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Elgin is an ancient city and royal burgh in north-east Scotland. It was the county town of Moray and holds the same position in the new unitary authority.

It was near Elgin that in 1034 Macbeth defeated and killed king Duncan I in battle to take the throne of Scotland.

Its cathedral was built during the 13th century but destroyed by fire in 1390, with the rest of the town, by Alexander Stewart, Earl of Buchan, upset about his excommunication. The ruins still stand.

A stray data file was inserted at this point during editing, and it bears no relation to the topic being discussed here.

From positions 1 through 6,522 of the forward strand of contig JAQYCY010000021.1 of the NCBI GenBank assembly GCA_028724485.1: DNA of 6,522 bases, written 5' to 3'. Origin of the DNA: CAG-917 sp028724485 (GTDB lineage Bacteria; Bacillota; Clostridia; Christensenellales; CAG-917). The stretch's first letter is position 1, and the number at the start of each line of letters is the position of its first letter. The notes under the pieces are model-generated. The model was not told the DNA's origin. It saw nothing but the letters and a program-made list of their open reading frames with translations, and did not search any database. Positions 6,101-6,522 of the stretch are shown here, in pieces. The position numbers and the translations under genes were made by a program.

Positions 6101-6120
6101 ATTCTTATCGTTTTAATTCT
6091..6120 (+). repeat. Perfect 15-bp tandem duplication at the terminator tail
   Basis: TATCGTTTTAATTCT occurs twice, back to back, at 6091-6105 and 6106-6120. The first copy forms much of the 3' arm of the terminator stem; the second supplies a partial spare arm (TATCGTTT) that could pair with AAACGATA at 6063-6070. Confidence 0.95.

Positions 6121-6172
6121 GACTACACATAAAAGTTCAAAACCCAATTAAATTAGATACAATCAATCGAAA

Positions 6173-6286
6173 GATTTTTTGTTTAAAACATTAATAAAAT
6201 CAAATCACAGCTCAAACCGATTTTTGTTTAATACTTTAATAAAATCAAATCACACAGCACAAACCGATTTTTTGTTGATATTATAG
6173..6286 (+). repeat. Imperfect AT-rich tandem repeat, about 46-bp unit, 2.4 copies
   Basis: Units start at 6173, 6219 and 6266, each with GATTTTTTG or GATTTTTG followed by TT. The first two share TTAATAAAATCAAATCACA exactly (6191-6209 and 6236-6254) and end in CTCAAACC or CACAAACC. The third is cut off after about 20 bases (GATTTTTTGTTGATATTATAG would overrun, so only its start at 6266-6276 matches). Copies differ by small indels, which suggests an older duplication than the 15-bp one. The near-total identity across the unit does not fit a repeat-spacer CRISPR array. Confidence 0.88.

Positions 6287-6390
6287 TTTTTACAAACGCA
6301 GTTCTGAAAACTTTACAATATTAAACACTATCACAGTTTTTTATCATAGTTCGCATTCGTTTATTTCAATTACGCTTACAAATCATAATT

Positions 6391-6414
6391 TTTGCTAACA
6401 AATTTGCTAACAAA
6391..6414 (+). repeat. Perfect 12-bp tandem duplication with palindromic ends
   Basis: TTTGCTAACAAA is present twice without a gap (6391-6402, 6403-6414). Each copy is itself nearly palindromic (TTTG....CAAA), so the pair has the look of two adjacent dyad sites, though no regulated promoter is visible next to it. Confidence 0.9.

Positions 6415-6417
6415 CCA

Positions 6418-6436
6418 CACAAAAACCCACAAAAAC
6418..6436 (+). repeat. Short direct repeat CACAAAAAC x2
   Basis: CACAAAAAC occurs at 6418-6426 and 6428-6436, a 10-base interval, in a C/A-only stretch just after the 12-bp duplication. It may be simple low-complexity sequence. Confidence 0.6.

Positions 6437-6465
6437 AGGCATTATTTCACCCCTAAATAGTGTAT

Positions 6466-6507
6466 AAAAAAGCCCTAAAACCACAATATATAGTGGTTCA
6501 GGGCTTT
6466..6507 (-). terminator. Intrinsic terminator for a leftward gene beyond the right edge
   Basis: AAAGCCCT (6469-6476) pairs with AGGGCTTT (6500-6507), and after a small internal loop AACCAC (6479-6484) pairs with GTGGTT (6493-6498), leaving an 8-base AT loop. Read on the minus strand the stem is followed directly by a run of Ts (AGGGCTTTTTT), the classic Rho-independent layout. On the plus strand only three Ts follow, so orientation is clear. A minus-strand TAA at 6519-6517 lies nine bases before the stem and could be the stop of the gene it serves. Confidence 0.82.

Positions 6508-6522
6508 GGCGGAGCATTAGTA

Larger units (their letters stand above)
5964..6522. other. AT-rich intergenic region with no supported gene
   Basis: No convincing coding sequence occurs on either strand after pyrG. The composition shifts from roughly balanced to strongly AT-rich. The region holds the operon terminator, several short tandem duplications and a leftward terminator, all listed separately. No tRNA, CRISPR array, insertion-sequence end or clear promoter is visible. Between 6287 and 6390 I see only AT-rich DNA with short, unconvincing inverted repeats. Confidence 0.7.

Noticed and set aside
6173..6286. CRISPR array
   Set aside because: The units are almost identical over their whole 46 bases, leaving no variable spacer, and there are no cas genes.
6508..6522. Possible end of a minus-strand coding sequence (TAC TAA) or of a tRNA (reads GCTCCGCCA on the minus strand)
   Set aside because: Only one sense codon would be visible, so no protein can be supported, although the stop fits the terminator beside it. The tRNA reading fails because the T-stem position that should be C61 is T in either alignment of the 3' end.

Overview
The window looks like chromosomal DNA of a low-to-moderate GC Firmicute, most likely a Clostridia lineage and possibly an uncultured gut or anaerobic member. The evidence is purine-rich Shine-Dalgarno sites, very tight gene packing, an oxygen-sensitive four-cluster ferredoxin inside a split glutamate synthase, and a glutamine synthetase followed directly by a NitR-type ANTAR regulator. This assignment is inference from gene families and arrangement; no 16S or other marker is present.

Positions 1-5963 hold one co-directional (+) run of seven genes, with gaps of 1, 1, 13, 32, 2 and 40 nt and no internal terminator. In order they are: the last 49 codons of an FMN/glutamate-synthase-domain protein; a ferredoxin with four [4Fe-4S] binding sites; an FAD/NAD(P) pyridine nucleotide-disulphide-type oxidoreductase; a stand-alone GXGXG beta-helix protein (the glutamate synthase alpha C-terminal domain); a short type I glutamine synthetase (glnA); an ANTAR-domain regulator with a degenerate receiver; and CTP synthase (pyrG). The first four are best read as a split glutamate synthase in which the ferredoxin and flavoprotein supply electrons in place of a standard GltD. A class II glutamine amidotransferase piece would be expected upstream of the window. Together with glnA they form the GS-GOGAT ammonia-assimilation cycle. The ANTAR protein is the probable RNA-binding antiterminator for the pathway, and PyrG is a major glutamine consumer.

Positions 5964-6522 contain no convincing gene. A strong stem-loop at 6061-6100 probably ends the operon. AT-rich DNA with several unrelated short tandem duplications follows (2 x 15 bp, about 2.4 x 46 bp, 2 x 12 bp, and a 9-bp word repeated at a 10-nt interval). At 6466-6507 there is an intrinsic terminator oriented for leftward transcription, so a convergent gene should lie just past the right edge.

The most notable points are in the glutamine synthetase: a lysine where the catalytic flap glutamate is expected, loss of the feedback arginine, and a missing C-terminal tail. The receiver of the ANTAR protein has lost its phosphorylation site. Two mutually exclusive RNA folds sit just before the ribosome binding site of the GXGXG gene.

Daniel Defoe gave it a good write-up in his “A Tour Through the Whole Island of Great Britain” (1724-6) for its obvious prosperity and pleasant surroundings.

Its name is immortalised in the Elgin Marbles, ancient Greek friezes and sculptures, from the Parthenon taken by the Earl of Elgin in the early 19th century that remain, controversially, in the British Museum.